After months of uncertainty, we finally have a rough plan for lifting lockdown restrictions. It’s a light at the end of a long, dark tunnel for many people, who can finally work after months of lost income, see family and friends and make plans that don’t involve a Zoom call.
Although it’s good news, we still have a long way to go before normal life resumes. And for many, life under lockdown has already taken its toll. Psychologists are reporting a rise in “pandemic fatigue” and burnout as many people find the current phase of restrictions harder, with more people feeling exhausted, stressed and unable to cope.
But they’re not the only ones feeling the strain. The constant hum of anxiety has had a significant impact on the general population, including key workers and those who have been working from home, furloughed or who have had to find alternative work because of the shutdown of their sector. All in all, six in ten Brits say they are finding it harder to stay positive day-to-day compared with before the virus, according to a recent Ipsos Mori survey, marking an 8-point increase from November.
“When people experience this kind of unpredictability, uncertainty and the need to apply and adapt to constantly different situations, they feel messed around and start to lose the capacity to feel grounded, and they end up suffering from exhaustion,” says Yuko Nippoda, psychotherapist and spokesperson for the UK Council for Psychotherapy (UKCP). “This kind of situation causes burnout as life is so unsettling and disorienting; life is like a rollercoaster.”
Whether you’re a home-worker feeling isolated or a parent homeschooling their child, it has been a trying time for everyone. So how can you prevent burnout as the third lockdown continues?
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“Burnout was identified as an occupational phenomenon in 2019 and it’s important to recognise that we can all be susceptible to it,” says Kirsty Lilley, mental health specialist at the wellbeing charity CABA.
“Interestingly the more conscientious we are, the more we tend to be impacted by it. Therefore, if your standards are exceptionally high, or you would be described as a perfectionist, it can be hard to manage your inner critic and be self-compassionate – all of which can contribute to the experiences of burnout. People can often develop problems in environments of high workload, lack of support and resources to do their job.”
It’s not easy to be kind to ourselves, and for many, we can be our own harshest critics. Although we can all be guilty of this at times, it’s important to recognise that we are living through a pandemic - something none of us have ever had to navigate before.
“This in itself is difficult enough, so be wary of layering additional and unnecessary stress on yourself,” says Lilley. “Self-care is a term that’s banded around a lot, but if used correctly, it is a really important tool in combating the sensation of burnout.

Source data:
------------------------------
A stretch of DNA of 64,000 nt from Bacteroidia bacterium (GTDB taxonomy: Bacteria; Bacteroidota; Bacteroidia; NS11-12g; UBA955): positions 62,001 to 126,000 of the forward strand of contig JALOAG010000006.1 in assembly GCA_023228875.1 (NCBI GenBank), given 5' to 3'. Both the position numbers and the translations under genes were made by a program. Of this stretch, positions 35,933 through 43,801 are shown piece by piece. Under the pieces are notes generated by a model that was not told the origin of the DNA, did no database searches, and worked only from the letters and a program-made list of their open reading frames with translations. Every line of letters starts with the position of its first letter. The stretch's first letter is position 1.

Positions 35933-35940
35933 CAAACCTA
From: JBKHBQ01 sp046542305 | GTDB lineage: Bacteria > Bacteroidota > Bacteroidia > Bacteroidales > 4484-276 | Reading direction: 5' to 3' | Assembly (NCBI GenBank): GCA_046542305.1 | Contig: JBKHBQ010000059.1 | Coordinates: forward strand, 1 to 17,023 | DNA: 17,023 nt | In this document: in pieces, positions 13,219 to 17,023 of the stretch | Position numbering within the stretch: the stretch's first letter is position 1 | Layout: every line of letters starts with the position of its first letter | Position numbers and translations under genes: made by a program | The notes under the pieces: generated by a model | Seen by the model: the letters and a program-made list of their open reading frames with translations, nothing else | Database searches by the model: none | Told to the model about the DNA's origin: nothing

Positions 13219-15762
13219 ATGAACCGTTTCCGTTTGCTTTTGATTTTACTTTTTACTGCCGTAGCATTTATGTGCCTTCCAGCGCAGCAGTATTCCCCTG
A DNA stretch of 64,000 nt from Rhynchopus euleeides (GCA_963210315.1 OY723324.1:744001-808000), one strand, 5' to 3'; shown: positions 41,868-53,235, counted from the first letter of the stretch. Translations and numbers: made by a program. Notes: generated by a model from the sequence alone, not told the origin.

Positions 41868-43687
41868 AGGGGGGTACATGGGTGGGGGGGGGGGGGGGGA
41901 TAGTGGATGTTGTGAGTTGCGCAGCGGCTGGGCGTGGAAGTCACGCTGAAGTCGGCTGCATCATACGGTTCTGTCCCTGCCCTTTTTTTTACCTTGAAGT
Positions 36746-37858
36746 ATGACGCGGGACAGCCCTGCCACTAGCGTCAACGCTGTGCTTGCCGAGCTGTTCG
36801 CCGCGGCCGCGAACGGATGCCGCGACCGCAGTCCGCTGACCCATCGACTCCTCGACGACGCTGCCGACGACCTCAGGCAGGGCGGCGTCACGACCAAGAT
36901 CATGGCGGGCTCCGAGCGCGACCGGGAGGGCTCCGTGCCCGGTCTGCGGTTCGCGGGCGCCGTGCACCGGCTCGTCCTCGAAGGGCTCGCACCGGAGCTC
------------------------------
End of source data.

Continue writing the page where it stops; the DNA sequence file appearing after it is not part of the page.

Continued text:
“The problem is that self-care is often used as the last resort and when things get difficult. After a hectic week, we might order a takeout or have a relaxing bath, but to get the full effects of it, we need to be adding self-care practises into our daily routines.”
Self-care is different for each person, but it might involve taking time for yourself during the day, doing exercise at lunchtime, saying “no” more often and making sure your workload is manageable. Essentially, self-care is also about protecting ourselves and setting boundaries.
“It may feel uncomfortable, but we should never be afraid to be assertive or push back on additional work,” Lilley says. “Many of us have too much on our to-do lists, too much responsibility and, crucially, not enough time to decompress. Maintaining an open dialogue with those around you will ensure that they know what’s keeping you busy and could even offer support.”
Creating a routine can help you feel more grounded and settled, especially through the constant changes as social restrictions begin to life. “As the world faces the uncertain and the unknown, it is important to have something predictable and routine for yourself,” Nippoda says. “Simple things such as listening to the radio, reading a book or watering plants are enough. You just need to feel in control in order to empower yourself.”
When you feel burned out, your energy level is usually low. You may feel irritable, sad or tired, or just out of sorts. The temptation is to power through and keep working, but you need to listen to your body and act accordingly.
It’s not just up to workers to prevent burnout, however. The onus is on employers to look after their staff and support them during these challenging times. This means listening to employees who are struggling, making sure people have a reasonable workload and making sure people feel respected and supported.
“For a workplace to tackle burnout, it needs to create an environment that doesn’t overly focus on individualism and competitiveness,” Lilley says. “Many of us now work in large corporations, where it can be easy to get lost. It’s important that we are driven and motivated by collective good, as well as personal incentives.”